With literally thousands of awful, limited, and distracting documents offered on the web, all promising they represent a decent marketing plan template, the problem is magnified. Discriminating planners find these are not written by marketing planners, or those whose marketing planning skills and talent have much to be desired. The documents offered appear to be plagiarised extracts from basic business textbooks, devoid of commercial marketing planning functionality.
Since rising to Marketing Manager level in the mid 80’s, I’ve learned, the hard way, how to put together marketing plans that work, and have written around 30 marketing plans since then: 3 were not implemented due to politics of weak management, every other one succeeded.
Since my current consulting firm, Launch Engineering, has been going, we’ve seen frequent occurrences where an aspiring entrepreneur, middle management, marketing executive, or a frustrated COO brings us their marketing plan built upon a generic marketing plan template they’ve wasted weeks of their valuable time trying to fit their business into: The structure of a marketing plan template they have acquired, having distracted them from the key, specific and individual issues that may make or break them.
After seeing this over and over we said to ourselves, “There needs to be a better option for marketing planners.” So we set about empowering marketing planners to identify the real issues and key variables to build proper marketing plans. We built a professional’s marketing planning workbook.
Sharing this with key clients across diverse industries such as banking, telecommunications, infant nutrition, tobacco, international air transport and fashion retailing, this marketing planning workbook has proven to be universally applicable for building marketing plans that are relevant and individual, while being concise and implementable.”
As a non-profit endeavour, we simply called it “the Ultimate Marketing Planning Workbook”, an Excel formatted document of over 30 individual worksheets that force the marketing planner to explore the pertinent issues, and dismiss irrelevancy. Marketing Plans evolve from the workbook’s output of isolating the key issues and identifying the tactics, resources, and strategies necessary to achieve marketing objectives.
Peers, colleagues and even a few clients says the tool is worth its weight in gold and that making it available at a nominal price doesn’t indicate its true value.
However, in an effort to enlighten struggling marketing executives, and raise the bar (so to speak) we decided to release it for only the fulfilment/processing cost.
Anyone who is less than 100% satisfied with their marketing plans will find using this workbook a dream.
Give it a try, go to: http://bit.ly/mktgplan

Nothing beats a good plan…

December 13, 2010

Anyone who has assembled an IKEA product KNOWS the importance of a good set of instructions.

A proper marketing plan, for small or global operations, should be a complete set of instructions that shows the reader EXACTLY how to complete the outcome that they set out to achieve.  A proper marketing plan nominates every step, clearly and concisely, how to arrive at the result you set.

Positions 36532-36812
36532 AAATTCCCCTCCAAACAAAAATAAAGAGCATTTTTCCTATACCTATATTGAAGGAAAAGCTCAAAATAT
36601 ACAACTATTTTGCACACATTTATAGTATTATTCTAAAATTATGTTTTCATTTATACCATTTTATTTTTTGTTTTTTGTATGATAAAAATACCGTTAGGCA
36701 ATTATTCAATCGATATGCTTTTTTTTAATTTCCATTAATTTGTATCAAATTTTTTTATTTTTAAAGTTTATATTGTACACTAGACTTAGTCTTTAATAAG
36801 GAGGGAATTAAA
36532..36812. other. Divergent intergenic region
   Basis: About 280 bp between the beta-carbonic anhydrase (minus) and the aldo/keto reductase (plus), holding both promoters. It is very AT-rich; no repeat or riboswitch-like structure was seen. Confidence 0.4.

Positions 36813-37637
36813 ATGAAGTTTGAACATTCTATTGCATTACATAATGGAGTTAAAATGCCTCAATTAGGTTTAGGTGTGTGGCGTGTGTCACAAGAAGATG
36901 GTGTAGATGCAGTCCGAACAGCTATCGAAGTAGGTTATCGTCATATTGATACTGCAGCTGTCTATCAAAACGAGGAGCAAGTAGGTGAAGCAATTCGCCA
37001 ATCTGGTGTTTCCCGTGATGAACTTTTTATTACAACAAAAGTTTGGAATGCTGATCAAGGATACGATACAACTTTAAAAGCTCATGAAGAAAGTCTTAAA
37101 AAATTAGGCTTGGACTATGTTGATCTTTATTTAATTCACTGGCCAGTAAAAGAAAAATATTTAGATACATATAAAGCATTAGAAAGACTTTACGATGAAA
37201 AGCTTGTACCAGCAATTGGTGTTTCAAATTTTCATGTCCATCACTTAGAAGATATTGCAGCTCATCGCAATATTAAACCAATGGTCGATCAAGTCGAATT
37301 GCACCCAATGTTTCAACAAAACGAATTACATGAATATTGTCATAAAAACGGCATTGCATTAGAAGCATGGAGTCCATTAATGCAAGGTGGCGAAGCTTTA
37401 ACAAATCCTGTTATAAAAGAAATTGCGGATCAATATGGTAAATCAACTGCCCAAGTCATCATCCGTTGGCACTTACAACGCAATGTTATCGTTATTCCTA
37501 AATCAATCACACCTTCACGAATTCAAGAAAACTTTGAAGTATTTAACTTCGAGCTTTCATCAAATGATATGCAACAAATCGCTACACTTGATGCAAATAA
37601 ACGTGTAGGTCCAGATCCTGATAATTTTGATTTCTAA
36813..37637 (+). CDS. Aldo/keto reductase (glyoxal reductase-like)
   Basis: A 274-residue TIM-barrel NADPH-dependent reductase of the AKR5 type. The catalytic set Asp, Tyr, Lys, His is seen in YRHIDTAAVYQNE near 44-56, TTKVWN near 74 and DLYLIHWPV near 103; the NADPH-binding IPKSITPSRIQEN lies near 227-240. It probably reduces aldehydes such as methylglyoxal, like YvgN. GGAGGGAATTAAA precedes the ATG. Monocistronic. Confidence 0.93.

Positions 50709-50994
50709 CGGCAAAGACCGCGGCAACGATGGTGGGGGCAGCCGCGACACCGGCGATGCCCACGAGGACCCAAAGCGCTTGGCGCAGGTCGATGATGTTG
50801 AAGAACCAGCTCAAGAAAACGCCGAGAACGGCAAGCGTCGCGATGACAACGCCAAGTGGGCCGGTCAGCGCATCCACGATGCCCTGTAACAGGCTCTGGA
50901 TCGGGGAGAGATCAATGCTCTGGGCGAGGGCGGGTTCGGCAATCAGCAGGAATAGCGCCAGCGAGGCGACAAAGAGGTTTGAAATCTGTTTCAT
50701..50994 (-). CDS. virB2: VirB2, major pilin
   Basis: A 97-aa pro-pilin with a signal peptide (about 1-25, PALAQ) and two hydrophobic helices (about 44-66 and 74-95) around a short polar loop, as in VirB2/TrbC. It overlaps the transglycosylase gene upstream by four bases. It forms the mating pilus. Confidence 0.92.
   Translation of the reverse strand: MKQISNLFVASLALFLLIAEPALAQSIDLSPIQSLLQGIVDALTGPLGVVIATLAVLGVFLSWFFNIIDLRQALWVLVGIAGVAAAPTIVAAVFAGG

Better than an IKEA set of instructions, a proper marketing plan tells you everything you need to know… what tools and resources you’ll need, what contingencies to be wary of AND what to do if you experience them, what time period the process will consume and what circumstances around you might impede your progress.

Sadly, most templates and examples on the Internet are poor excuses for marketing plans and price is not a yardstick of quality. In fact, most web templates are likely to constrain, interfere and distract from development of a proper marketing plan… because EVERY business is unique.

What makes it harder is that good marketing planners are made not born, so experience and formal training are each as important as the other… a bit like brain surgery or space travel.

There are four parts of a proper marketing plan:

1.    The ‘where are we now?’: Before you know where you are going, and to get to where you want to be, you have to know where you are now…. This means an objective market assessment, understanding of customer, competitor and market segments, your capabilities and competencies, but also the dynamics of the world that are out of your control and how they are likely to effect you.

2.    Very few pioneers set out without a planned destination – and made it home! Setting mission and vision, nominating your purpose and reason for being is one of the most crucial and significant factors in successful business longevity.

3.    The ‘how are we going to get there?” There are ALWAYS choices In travel we have plane trains and automobiles. In marketing we have

4.    What how do we monitor progress and control variance? Few marketing plans even consider contingency, sensitivities, and vigilance.

Embracing the fourth pillar of planning, is insurance against failure.

The BEST way to develop a marketing plan is to write it from scratch. The worst way is to try and edit the very disappointing marketing templates you find splashed across the internet.

So bad are these, that the team at Launch Engineering developed a marketing planning workbook to help people in the DIY marketing planning space.

Have a look at

http://www.launchengineering.com/MarketingPlanTemplate.htm